The Anne Arundel County Board of Education has approved a $46 million makeover for Severna Park Middle School, over the protests of some parents who pressed for improvements that are more expensive.
The renovation plan adopted by the board Wednesday calls for replacing mechanical, plumbing and electrical systems and adding 31,000 square feet of space over 27 months.
The changes include a new cafeteria and kitchen and expanding the administrative office suite, media center and teacher planning areas.
Classroom sizes would range from 780 to 815 square feet -- smaller than the other two options the board previously rejected.
It was the cheapest of the three options initially on the table, and the one recommended by Superintendent Kevin M. Maxwell.
Beyond this plan for moderate renovations to the 39-year-old school, the board also considered spending $56 million for more extensive renovations and $58 million to replace the school.
At a hearing last month, which included five hours of debate, Severna Park parents wearing yellow armbands in a show of solidarity asked the board for the $56 million option.
County Councilwoman Cathleen M. Vitale had called the superintendent's recommendation a "$46 million Band-Aid."
This week, those parents, teachers and community members changed their request to the board and asked for a new school, primarily because the option preferred by Maxwell has the smallest classrooms.
Before the vote, Vitale gave a speech to the board that drew applause from supporters.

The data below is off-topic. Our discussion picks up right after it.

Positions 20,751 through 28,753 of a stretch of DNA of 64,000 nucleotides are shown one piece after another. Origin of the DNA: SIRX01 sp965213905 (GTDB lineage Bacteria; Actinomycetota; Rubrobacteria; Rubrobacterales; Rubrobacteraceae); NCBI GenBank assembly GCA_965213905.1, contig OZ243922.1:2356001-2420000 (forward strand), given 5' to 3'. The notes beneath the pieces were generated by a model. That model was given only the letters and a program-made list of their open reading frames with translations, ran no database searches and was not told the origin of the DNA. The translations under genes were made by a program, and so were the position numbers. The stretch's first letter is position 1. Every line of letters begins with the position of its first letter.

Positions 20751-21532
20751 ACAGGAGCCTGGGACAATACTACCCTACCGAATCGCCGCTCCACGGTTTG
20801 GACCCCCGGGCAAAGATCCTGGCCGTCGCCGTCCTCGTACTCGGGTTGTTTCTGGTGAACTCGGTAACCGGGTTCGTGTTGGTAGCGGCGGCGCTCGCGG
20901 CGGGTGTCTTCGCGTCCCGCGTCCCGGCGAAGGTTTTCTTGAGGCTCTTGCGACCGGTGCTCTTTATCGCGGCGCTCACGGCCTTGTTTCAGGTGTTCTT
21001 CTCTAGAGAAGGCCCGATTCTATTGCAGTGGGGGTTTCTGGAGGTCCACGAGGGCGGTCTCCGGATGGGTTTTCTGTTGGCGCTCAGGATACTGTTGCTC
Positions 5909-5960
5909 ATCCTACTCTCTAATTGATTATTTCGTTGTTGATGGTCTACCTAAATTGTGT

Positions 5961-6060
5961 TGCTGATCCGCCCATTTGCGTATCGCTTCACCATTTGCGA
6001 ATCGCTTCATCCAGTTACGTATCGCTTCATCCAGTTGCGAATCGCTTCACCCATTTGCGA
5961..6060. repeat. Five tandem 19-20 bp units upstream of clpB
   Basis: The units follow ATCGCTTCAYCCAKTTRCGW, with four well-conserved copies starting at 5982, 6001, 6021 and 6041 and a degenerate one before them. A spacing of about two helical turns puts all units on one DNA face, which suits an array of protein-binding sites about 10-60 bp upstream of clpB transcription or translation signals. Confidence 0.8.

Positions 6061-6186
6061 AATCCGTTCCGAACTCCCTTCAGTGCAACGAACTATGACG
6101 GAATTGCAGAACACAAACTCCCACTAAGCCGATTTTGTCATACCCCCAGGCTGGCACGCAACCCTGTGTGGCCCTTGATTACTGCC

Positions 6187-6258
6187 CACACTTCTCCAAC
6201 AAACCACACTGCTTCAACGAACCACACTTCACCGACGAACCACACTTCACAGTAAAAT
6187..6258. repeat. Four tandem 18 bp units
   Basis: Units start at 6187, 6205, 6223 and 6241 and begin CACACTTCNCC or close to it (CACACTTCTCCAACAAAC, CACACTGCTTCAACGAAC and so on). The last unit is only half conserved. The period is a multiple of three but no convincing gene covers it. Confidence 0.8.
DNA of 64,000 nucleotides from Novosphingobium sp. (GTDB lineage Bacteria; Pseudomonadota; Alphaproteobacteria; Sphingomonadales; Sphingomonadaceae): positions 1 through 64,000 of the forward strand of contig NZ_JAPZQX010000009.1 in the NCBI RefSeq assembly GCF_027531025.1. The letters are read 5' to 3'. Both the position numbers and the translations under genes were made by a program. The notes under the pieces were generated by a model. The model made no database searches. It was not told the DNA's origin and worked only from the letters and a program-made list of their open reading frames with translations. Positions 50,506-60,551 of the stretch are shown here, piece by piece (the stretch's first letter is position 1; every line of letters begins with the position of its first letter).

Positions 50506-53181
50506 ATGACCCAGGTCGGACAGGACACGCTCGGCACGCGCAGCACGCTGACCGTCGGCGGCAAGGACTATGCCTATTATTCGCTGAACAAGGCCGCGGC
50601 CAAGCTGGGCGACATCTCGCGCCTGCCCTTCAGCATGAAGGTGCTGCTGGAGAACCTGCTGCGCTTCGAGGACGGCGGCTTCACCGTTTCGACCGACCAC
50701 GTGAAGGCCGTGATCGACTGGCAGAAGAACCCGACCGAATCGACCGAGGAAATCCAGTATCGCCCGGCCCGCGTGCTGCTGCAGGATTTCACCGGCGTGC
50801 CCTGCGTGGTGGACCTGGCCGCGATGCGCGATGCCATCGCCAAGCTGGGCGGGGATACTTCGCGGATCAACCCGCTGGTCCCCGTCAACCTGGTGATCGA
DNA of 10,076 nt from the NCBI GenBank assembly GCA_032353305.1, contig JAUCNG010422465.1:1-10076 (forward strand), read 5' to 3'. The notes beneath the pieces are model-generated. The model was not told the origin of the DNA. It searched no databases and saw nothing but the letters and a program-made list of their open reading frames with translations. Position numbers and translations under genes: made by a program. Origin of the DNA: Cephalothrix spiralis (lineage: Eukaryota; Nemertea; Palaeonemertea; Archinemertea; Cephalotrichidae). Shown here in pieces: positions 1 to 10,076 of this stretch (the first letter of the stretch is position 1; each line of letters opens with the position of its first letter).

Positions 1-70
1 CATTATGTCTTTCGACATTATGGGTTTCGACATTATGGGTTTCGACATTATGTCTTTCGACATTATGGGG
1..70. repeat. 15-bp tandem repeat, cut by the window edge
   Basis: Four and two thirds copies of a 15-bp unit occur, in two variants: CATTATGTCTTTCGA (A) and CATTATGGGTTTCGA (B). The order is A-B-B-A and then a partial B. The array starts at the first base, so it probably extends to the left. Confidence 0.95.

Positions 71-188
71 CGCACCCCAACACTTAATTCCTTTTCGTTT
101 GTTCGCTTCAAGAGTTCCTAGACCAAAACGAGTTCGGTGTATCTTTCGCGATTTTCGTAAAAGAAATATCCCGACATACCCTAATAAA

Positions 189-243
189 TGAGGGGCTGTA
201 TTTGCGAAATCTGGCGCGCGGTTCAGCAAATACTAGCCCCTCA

"This community as a whole is a very active, very engaged community," she told the board. "This whole process is ripping apart the community I represent."
But because board members at their meeting this month voted down the two more costly options, their hands were tied as they revisited the issue this week.
Despite maneuvering by board member Victor Bernson to put the other two options back on the table, the majority voted to consider only the superintendent's recommendation.
Board president Tricia Johnson, Vice President Eugene Peterson and members Konrad Wayson, Ned Carey and Enrique Melendez voted in favor of the overhaul. Bernson, Michael Leahy and student member Brittany Walker abstained from the vote.
Peterson told the audience that the board has a responsibility to be fiscally responsible, and that's why he supported the superintendent's recommendation.
Now, the school system will have to ask the state and the county for approval and funding for the project. In the meantime, engineering and design work will be done, and the school system will work on obtaining permits for the construction, which could take as long as a year, according to school system officials.